I did want to let everyone know, though, that baby and I are both fine. My pants are starting to slide off of my hips and I am fantastically upbeat. I am loving life and am not in the slightest post partum. Which, I must say, is fortunate since Tom Cruise's number is missing from my rolodex.
For the record, I find it disgusting that Brangelina is preggers already. Not that it has any bearing on my life or theirs, but I find it to be another example of how far from human Hollywood has gotten.
The topic du jour for the Demystifying Divas and the Men's Club (Party of One) is simple. Can you be in love with more than one person at a time?
For the purposes of this essay, I am going to make a few assumptions. First, let us assume that the question refers to romantic love between two people of the opposite sex and not pets, siblings, parental units, friends, or kitchen gadgets. Secondly, let us also assume that "at a time" refers to romantic entanglements of the heart, and not some sleazy menage a trois. Lastly, let us assume that this question refers to living, breathing individuals, and not the love you harbor in your heart for someone dead and gone.
Okay then, the rules having been established, I shall endeavor to answer for womankind.
It is not possible to really and truly love more than one person at a time. For women, love is very private, emotional, and almost sacred. While many women will easily profess to "being in love" they are really admitting to "falling in lust." Love is more complicated than mere lust, you see. The young, inexperienced woman may fall victim to the confusing of the two things in her head. I call her a "victim" because the confusion of lust with love can be very painful to the unhardened, uncareful heart.
It is easy to lust in many places at the same time. I can lust over Colin Firth at the same time that I drool over Mark Harmon. It is very easy. But, for my real love, the place where I keep my heart, there is only one. There can be only one. I can not segment my heart and divide it like slices of a pie. It is part of me and can be safely entrusted to only one individual at a time.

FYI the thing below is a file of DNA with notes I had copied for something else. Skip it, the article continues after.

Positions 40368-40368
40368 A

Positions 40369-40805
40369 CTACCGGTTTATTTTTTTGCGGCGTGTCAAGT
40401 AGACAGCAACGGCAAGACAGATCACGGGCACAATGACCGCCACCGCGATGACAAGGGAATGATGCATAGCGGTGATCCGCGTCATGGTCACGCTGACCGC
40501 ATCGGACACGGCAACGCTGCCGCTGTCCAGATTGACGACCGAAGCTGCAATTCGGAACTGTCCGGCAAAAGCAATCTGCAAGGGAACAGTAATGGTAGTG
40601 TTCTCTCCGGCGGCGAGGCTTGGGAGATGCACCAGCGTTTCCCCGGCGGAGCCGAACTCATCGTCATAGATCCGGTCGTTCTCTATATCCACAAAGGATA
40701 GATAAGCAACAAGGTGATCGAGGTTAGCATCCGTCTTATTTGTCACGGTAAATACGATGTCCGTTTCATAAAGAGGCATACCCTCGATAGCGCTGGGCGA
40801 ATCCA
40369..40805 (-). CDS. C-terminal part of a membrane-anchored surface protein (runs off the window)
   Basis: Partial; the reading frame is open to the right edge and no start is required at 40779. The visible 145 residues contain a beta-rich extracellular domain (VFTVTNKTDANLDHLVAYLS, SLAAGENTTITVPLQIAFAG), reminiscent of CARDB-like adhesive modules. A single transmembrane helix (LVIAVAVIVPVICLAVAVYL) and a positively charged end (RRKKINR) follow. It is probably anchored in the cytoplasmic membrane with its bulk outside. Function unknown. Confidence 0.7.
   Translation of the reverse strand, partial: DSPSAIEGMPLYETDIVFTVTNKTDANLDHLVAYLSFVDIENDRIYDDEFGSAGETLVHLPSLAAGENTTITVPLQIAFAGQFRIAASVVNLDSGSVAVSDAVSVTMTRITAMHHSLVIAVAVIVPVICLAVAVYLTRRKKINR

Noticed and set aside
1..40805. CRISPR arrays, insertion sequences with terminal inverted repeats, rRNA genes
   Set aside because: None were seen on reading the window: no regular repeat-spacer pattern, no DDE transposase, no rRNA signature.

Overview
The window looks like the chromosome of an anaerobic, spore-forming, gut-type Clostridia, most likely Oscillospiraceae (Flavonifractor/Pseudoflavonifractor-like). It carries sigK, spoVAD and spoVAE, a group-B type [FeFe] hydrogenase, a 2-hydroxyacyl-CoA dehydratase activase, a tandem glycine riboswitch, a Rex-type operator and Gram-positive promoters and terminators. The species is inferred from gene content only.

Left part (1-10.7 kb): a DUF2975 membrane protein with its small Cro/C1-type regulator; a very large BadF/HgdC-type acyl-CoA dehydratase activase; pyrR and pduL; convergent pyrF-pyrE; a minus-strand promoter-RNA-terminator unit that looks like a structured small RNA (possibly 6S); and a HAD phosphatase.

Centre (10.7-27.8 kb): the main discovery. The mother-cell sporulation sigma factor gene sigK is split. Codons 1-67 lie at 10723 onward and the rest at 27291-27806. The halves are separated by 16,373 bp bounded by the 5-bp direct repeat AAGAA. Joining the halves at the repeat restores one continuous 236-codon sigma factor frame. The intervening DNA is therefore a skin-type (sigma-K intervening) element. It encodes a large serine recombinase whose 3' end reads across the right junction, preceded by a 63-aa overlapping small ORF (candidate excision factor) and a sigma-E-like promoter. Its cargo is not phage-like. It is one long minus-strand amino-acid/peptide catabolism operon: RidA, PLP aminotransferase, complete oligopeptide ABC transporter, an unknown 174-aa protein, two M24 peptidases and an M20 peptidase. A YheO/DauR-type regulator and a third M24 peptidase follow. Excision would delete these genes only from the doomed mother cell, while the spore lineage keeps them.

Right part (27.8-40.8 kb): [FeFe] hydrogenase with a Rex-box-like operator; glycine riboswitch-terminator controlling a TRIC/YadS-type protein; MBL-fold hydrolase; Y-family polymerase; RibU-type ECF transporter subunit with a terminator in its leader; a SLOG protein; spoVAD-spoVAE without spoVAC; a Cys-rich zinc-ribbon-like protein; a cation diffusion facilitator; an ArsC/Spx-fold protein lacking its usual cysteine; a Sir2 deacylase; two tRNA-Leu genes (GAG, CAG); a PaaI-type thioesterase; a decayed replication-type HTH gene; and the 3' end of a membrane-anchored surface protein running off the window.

Those who would suggest that you can love more than one man at a time, I am sorry to say, are deluding themselves. I have heard it all first hand..."I love them both" said in that pouty whine that suggests she is blameless in the sordid matter. The truth is, She is not loving anyone, not even herself. She holds herself in little esteem or is confusing lust and love. Just calling something "love" doesn't make it so. Love is about equality and trust, affection, comfort, sex, and that elusive giving of self. Lust is a chemical response that results in fluid transfer. While there can be lust in love, meaning you can (and should) lust for your true love, the opposite just doesn't hold true.
So, simply put, the answer is no. Women love only one at a time. At least, the nice ones do.
For more scintillating coverage of this engaging topic, please go see what Silk, Ally, Theresa, and James have to say.
I have been informed that mommydom is cutting into my blogging and certain loyal readers are suffering withdrawal symptoms.
Mea culpa. Really. I am sorry, but seriously? Dude, man. I am tired. I need a moment for me. I know, I know. That used to be what the blogging was for. I was thinking more of sleep.
Things will return to normal when I go back to work. Probably. I can't imagine why not.
Whether or not I will have maintained my snarky and scathing bite and be able to point out the hypocrisies in the likes of Teddy "Chappaquiddick" Kennedy remains to be seen. I mean, really, does any man on the face of the Earth have less room to talk on questions of "what I done did in my younger and dumber days"? He's the freakin' poster child for Morally Bankrupt.
So, I guess Dubya won't be calling me to join the Supremes, huh. And here I had a plan all worked out on how to balance Mommy and Me with the Judicial Carpooling Requirements.
I could have made a real difference, you know.
Anyhoo...to the maker of the fabulous lasagna (the pan of which I've been holding hostage): first, thank you for the delish eats and second, I'll try to do better.
Hello devotees of the Divas and Gents weekly topical take on all issues facing the sexes. That's right, my lovelies, here I am at the keyboard, toiling away and wearing my water-raw finger pads to the nub, to bring you the scintillating topics that you desire.
I am nothing if not devoted to you and your inquiring minds.
Okay, so this week we are answering the following classic and vexing question: Is there really only one true love out there in life for each of us?
Honestly, I don't even need four minutes to think on this one. The answer, unequivocally, is NO. NO, no, no, no,...NO!